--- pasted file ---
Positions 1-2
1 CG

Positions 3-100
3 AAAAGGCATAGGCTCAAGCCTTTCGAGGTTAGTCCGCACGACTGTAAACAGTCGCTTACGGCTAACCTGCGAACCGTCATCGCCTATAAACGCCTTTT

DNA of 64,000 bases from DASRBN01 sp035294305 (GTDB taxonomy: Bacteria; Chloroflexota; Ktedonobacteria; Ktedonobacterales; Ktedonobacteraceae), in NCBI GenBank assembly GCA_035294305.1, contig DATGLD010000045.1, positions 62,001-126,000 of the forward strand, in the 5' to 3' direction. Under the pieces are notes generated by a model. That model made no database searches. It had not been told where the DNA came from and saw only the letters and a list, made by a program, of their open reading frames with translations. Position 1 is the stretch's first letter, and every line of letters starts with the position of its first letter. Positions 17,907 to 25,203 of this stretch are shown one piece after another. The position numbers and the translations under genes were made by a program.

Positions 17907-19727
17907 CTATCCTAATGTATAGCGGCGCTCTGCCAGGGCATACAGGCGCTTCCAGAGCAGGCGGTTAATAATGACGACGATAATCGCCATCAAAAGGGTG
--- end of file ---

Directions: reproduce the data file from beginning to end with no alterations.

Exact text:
Positions 1-2
1 CG

Positions 3-100
3 AAAAGGCATAGGCTCAAGCCTTTCGAGGTTAGTCCGCACGACTGTAAACAGTCGCTTACGGCTAACCTGCGAACCGTCATCGCCTATAAACGCCTTTT

DNA of 64,000 bases from DASRBN01 sp035294305 (GTDB taxonomy: Bacteria; Chloroflexota; Ktedonobacteria; Ktedonobacterales; Ktedonobacteraceae), in NCBI GenBank assembly GCA_035294305.1, contig DATGLD010000045.1, positions 62,001-126,000 of the forward strand, in the 5' to 3' direction. Under the pieces are notes generated by a model. That model made no database searches. It had not been told where the DNA came from and saw only the letters and a list, made by a program, of their open reading frames with translations. Position 1 is the stretch's first letter, and every line of letters starts with the position of its first letter. Positions 17,907 to 25,203 of this stretch are shown one piece after another. The position numbers and the translations under genes were made by a program.

Positions 17907-19727
17907 CTATCCTAATGTATAGCGGCGCTCTGCCAGGGCATACAGGCGCTTCCAGAGCAGGCGGTTAATAATGACGACGATAATCGCCATCAAAAGGGTG